I am directionally challenged. When God knit me together in my mother’s womb, he left out the Google Maps app. Until recently, I was embarrassed to admit it. My dad is flawless with directions (unless they require power tools), but the gene pool seemed to dry up somewhere after red hair and freckles. Need proof?
A few months ago, my wife and I were driving from Chicago back to Indy. Thanks to the little blue dot on my iPhone screen, I’d safely negotiated my way through downtown traffic and was nearing the interstate when my worst driving fear became reality:
The road split.
One choice led due south–back to the promised land. The other went to Milwaukee. (No offense Wisconsin, but not even the Bucks want to play there).
I was heading west, so surely the left lane was the right choice (right? I mean, correct?). Blinker on. I didn’t make any friends as I slowly merged through the aggressive Chicago-land traffic (those people always seem to know where they’re going and you’re always in the way), but I hit that left lane with flare and confidence…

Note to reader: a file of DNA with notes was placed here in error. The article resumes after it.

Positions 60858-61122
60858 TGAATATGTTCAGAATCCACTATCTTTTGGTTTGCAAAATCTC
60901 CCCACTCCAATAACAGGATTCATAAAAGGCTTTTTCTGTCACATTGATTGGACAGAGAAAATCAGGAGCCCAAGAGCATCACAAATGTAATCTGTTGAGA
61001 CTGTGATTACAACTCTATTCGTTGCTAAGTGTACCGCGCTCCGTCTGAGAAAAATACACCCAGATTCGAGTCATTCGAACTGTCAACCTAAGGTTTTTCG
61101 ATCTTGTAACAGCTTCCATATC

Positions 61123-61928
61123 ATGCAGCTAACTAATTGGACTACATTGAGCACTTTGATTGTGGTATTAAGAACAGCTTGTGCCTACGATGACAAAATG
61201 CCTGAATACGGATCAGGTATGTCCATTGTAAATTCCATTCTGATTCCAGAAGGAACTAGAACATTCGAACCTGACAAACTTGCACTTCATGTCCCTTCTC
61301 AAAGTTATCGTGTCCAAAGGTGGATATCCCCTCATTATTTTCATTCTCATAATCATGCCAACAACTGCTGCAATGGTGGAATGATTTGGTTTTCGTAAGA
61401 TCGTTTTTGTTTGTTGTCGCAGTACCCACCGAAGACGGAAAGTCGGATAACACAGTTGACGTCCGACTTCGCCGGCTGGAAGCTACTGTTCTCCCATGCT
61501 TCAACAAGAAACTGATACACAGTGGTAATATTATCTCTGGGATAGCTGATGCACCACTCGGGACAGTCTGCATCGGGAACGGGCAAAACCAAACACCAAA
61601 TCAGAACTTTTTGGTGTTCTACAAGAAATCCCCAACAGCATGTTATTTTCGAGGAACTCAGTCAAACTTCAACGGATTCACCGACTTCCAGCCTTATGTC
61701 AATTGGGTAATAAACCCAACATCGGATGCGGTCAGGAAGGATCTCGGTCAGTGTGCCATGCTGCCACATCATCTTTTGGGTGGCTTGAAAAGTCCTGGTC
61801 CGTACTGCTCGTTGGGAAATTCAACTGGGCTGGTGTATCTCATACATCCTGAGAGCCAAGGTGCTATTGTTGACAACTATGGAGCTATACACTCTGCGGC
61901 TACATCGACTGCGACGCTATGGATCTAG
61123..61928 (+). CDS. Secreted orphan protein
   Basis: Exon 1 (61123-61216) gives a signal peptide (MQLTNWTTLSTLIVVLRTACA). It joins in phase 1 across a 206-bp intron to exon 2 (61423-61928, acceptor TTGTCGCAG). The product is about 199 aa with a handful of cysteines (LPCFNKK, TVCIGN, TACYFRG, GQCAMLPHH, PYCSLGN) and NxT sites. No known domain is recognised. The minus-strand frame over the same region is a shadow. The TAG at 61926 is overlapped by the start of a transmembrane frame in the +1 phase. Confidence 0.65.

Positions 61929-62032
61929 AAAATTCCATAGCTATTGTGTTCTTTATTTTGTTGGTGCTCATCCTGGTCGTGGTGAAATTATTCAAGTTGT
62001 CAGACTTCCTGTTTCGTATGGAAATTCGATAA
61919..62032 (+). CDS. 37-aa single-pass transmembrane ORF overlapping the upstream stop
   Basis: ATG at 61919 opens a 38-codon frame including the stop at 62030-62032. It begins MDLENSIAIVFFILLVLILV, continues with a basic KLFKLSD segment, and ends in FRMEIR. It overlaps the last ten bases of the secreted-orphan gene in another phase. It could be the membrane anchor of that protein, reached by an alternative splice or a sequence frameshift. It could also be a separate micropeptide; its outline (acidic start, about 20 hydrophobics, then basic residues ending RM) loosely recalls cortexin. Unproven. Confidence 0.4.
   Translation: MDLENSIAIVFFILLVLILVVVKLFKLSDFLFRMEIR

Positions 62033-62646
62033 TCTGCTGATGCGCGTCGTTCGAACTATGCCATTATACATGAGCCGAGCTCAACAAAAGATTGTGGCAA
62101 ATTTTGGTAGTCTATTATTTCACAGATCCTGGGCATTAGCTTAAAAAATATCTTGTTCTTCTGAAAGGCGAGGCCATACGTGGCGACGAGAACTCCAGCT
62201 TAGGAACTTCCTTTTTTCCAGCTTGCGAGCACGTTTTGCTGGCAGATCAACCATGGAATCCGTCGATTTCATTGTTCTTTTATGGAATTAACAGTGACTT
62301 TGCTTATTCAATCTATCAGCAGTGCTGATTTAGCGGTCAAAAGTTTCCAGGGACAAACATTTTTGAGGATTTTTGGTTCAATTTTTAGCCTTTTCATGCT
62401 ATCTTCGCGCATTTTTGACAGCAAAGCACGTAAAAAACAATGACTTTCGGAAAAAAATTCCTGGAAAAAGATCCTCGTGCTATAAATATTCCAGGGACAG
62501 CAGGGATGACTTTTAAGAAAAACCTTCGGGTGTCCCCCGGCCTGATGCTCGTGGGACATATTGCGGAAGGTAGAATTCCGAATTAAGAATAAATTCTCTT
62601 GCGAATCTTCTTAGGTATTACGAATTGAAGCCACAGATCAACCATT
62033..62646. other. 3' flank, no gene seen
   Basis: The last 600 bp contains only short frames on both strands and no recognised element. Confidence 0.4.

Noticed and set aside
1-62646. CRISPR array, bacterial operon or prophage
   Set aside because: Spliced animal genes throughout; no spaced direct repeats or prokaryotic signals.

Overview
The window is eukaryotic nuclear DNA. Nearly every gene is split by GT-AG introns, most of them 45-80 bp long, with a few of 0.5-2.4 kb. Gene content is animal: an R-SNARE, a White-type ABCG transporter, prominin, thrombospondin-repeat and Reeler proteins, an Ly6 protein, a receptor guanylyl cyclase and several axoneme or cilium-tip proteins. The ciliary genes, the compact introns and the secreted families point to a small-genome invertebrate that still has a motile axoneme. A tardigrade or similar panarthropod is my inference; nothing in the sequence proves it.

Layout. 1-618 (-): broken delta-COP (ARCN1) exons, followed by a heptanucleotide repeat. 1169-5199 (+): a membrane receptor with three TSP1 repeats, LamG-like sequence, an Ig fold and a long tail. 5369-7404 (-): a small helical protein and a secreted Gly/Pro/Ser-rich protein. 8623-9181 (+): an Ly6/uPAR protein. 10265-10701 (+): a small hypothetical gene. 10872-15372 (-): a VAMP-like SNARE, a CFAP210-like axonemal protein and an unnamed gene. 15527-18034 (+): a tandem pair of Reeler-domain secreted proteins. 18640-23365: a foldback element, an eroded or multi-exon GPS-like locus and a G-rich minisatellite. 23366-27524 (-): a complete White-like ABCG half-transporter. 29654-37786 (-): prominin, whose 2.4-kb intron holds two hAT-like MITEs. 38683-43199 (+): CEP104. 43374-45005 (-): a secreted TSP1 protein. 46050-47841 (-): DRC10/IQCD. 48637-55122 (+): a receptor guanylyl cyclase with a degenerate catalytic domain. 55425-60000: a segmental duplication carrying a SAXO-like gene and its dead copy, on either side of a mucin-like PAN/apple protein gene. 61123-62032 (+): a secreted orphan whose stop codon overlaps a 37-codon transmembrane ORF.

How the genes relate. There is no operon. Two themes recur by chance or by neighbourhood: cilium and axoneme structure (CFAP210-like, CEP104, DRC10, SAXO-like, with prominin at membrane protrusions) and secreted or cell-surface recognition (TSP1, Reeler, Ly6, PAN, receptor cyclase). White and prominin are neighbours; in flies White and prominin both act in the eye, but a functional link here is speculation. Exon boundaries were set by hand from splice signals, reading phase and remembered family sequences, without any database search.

…only to watch it dip sharply under the lane to the right, bank north, and land us on the road to cheese-town.
This is why I hate driving in unknown areas! It’s dangerous. People honk at me. I look stupid in front of my wife. And despite all the logic and tools at my disposal, I seem to make the wrong call anyway.
Unfortunately, this mindset isn’t limited to navigating city streets. I hate being incorrect. I disdain feeling stupid. I run from the disapproval (honking horns) of others. And I despise–I mean vehemently–the regret that comes from mistakenly heading in the wrong direction.
But living a life that matters might be less about negotiating the traffic itself, and more about confronting the emotions that keep us from making decisions in the first place.
We want to make an impact, but we fear looking stupid.
We want our voice to be heard, but we feel shame when others disagree.
We want freedom, but we’re terrified of regret.
Decisiveness is the currency of courage. Perfectionism is the weight of cowardice. There’s usually a turnaround exit a few miles up the road, so let’s make a few decisions today while we’re waiting for the GPS to catch up.
What’s one decision you’ve been putting off because the emotions of potential mistakes are too much to negotiate?